Although he was neither a Music Row nor a Bakersfield creation, Glen Campbell remains one of the major figures in the development of modern country music. Today is the second anniversary of Campbell’s death from complications of Alzheimer’s Disease.
The Glen Campbell Goodtime Hour, which ran on CBS-TV from January 1969 through June 1972, never billed itself as a country show — and it wasn’t. But it gave the genre a major shot in the arm via Campbell’s fully-displayed rural Arkansas upbringing, his high, engaging voice and stunning guitar playing and the parade of country and country-flavored guest performers he showcased.
Among those guests — who generally sang duets with Campbell — were Ray Charles, Johnny Cash (a fellow Arkansan who helmed his own influential network show), Linda Ronstadt, Bobbie Gentry, Jerry Reed, Rick Nelson, Roger Miller, Cher, B.J. Thomas, Anne Murray, the Smothers Brothers, John Hartford and a beardless and neatly-combed Willie Nelson.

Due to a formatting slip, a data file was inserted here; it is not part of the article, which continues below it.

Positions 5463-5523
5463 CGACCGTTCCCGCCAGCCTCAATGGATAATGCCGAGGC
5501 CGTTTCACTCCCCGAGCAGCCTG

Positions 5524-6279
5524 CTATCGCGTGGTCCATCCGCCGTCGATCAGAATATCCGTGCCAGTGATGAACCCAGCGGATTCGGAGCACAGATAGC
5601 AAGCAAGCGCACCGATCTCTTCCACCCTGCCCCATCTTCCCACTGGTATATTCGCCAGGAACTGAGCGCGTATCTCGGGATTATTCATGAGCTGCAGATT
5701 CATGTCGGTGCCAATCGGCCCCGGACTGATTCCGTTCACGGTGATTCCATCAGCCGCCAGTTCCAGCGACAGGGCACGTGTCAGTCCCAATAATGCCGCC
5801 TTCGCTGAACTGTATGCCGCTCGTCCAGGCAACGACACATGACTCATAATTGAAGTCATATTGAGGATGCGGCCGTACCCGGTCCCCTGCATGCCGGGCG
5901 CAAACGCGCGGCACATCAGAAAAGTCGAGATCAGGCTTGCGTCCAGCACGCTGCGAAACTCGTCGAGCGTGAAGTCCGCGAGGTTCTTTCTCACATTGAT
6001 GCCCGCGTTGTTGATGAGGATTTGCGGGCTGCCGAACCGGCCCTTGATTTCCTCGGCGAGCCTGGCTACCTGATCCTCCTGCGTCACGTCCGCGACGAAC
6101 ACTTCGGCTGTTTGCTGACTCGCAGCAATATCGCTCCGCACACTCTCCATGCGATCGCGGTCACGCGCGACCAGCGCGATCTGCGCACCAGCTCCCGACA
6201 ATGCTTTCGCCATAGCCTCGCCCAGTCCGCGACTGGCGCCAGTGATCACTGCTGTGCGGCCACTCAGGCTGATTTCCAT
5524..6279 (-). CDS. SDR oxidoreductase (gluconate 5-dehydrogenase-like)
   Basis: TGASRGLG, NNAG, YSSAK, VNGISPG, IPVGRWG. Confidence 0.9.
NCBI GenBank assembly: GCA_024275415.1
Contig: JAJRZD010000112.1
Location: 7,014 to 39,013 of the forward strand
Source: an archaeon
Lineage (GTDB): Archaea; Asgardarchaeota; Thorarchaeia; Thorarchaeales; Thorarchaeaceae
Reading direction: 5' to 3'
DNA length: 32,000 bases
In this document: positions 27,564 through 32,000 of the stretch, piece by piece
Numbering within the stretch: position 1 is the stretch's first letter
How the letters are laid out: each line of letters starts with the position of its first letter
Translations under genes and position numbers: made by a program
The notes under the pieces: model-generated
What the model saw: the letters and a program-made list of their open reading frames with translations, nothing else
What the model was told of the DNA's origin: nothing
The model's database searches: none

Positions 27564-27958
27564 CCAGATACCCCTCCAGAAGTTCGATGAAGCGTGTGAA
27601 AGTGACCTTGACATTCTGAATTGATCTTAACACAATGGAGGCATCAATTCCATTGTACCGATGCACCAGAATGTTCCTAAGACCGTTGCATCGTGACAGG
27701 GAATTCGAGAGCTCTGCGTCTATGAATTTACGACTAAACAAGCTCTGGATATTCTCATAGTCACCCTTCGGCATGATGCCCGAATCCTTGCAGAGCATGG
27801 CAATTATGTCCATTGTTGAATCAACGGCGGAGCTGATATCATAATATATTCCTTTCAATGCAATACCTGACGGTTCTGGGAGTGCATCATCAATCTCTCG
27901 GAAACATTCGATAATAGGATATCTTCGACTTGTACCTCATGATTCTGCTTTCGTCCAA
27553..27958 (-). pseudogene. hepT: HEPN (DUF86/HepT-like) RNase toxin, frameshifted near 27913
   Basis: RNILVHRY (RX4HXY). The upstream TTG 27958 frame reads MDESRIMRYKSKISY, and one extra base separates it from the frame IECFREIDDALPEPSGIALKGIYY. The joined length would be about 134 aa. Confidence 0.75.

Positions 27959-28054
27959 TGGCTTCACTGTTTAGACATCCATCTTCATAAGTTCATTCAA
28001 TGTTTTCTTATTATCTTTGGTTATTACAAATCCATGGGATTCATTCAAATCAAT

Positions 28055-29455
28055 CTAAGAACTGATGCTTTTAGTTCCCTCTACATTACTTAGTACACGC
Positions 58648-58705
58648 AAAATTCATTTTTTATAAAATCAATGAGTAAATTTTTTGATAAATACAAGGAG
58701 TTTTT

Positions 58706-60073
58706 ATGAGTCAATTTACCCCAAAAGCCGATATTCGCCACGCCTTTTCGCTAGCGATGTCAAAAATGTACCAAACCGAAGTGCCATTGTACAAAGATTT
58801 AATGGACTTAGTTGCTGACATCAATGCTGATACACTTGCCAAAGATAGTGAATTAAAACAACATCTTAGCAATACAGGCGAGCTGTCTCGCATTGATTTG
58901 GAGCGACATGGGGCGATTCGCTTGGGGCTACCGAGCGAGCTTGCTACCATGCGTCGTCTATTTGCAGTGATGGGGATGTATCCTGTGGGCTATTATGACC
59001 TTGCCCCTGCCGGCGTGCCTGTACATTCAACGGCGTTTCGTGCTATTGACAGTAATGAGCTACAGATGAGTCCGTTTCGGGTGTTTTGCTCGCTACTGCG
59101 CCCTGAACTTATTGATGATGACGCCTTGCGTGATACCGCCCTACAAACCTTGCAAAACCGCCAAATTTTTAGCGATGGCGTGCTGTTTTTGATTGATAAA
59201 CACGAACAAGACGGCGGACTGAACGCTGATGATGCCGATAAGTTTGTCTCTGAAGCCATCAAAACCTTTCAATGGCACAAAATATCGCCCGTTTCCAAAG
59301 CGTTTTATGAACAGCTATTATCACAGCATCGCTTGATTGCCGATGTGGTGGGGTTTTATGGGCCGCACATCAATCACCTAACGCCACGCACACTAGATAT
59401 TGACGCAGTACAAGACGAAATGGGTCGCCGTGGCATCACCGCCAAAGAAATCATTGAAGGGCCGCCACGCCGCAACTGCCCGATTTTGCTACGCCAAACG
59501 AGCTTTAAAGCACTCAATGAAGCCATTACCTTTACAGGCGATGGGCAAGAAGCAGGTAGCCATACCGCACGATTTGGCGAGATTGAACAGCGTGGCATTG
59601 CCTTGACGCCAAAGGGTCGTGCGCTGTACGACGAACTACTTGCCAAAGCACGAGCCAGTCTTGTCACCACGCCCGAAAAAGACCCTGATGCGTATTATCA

In those turbulent times when the war in Vietnam was shattering the nation, Campbell’s show offered an apolitical and feel-good menu that seemed to bring people of all stripes together, at least for the hour. Throughout it all, Campbell just kept on picking and grinning to his own internal metronome. About the closest he came to even acknowledging the war was when he sang Jimmy Webb’s heart-rending ballad of separation, “Galveston.”
In the years ahead, Campbell would score such No. 1 and Top 5 country hits as “Rhinestone Cowboy,” “Southern Nights,” “Country Boy (You’ve Got Your Feet in L. A.),” “A Lady Like You” and “Still Within the Sound of My Voice.”
Perhaps because he was never a part of the Nashville fame-making machine, Campbell wasn’t inducted into the Country Music Hall of Fame until 2005, nearly four decades after he had made his greatest impact.
In 2010, Campbell was diagnosed with Alzheimer’s. He continued to record and tour until early 2013. His final album, Adiós, compiled from his 2012-2013 recordings, was released in 2017.
Look for a new museum celebrating his life and career in downtown Nashville in early 2020.